Robin Williams: Appreciations of his talent, his work and his life

By Jason Fields
August 12, 2014

File photo of actor Williams arriving at premiere of "World's Greatest Dad" during Sundance Film Festival in Park City, Utah

Robin Williams, the 63-year-old comedian and Oscar-winning actor who died Monday in an apparent suicide at his home in Northern California was rare. Not just in his talent, his success, or his fame or fortune, but in how universally he was loved by the public.

Since he leapt to the world’s (not just America’s) attention in the late 1970s, he never disappeared from the public eye for long. We all knew that he’d struggled with drugs and depression. At least we could have known if we were interested. His battles were out there, on the record.

Today, though, many writers are choosing to remember him for his work and the joy he brought.

Longtime Los Angeles Times movie critic Kenneth Turan first met Robin Williams in 1978, while Mork & Mindy was being filmed, but before it hit the air. It was after one of Williams’ standup performances. Turan says he knew he was seeing something special: “He took on different characters with different accents, roamed to all kinds of locations, both physical and metaphysical, made lightning-fast comic connections in time and space that were at once hysterically funny and like nothing I had ever experienced before.”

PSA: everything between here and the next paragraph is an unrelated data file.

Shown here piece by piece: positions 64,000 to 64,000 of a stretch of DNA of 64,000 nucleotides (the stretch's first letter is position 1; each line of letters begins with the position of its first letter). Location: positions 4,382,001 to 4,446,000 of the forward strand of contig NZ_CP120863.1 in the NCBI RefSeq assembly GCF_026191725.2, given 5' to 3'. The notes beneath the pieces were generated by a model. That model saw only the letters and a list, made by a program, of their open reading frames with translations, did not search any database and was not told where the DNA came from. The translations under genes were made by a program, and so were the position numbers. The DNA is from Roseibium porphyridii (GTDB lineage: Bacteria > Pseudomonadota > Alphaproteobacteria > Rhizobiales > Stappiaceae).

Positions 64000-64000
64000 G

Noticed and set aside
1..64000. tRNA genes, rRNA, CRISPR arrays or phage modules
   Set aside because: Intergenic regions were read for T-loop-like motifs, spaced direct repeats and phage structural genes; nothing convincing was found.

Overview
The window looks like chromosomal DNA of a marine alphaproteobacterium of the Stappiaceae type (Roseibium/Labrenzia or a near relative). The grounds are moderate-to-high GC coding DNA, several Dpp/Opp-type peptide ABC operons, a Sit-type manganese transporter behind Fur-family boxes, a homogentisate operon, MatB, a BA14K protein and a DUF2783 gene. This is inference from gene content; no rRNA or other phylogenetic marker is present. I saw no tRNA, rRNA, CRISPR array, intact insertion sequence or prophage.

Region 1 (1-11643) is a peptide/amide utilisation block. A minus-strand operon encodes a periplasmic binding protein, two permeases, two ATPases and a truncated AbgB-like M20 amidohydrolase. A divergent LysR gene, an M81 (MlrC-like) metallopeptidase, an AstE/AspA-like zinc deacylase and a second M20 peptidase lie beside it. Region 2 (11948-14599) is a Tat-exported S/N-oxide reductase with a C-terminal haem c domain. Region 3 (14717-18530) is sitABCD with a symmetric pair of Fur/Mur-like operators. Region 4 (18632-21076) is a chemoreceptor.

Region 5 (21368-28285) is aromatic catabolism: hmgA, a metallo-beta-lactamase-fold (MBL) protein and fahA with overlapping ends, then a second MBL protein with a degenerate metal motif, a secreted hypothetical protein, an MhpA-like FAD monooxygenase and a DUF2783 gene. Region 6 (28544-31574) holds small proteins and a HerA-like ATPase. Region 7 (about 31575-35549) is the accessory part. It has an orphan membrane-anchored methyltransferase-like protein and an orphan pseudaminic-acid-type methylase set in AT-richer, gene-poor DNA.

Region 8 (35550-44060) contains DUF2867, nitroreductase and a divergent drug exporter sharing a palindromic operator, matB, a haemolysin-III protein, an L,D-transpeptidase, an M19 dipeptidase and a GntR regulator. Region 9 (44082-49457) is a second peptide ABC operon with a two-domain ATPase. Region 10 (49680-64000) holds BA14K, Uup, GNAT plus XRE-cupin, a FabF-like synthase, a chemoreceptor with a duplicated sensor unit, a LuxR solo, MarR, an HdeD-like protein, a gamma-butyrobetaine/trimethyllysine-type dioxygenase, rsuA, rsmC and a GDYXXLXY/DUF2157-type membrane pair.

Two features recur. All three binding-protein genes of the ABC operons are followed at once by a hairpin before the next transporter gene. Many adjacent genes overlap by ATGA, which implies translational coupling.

Tony Hicks of the Contra Costa Times captures the essence of watching one of Williams’ standup performances in a single sentence: “Riffing on words and ideas, leaping with lightning speed from thought to idea to rant to epiphany, there wasn’t a faster brain on the planet.”

Writing of one of Williams’ darkest roles, as a store clerk in One Hour Photo, Washington Post critic Ann Hornaday writes that the actor finally transformed himself from crowd-pleasing comedian to something entirely other: “Williams’s finely calibrated performance was utterly free of the tics and affectations that are so tempting to someone who has come to count on and crave the audience’s love. Rather than seek his fans’ approval with the actorly equivalent of ingratiating winks, Williams was willing to completely inhabit a character who was somehow terrifying, pathetic, creepy and vulnerable all at once.”

Claudia Puig of USA Today writes in a broad overview of his work, that there was a unique thread that can be found in Williams’ zaniest characters and his most chilling: “In every role he took, no matter if it were broadly comic or profoundly menacing, Williams injected his singular persona, perhaps even a little too much of himself than was ‘safe.’ We didn’t just marvel at his performances, we also experienced the seething humanity just visible beneath the role. This is perhaps why his loss is so deeply-felt.”

A.O. Scott, film critic at the New York Times, recalls Williams verbal pyrotechnics at a party during the Cannes Film Festival. Many, in remembering Williams’ ferocious talent, have noted that it was an animated character, the Genie in Aladdin, that best displayed his immense ability and charm. Here is a clip.

 

PHOTO: Actor and comedian Robin Williams arrives at the premiere of the film “World’s Greatest Dad” during the Sundance Film Festival in Park City, Utah, in this January 18, 2009 file photo. REUTERS/Lucas Jackson/Files

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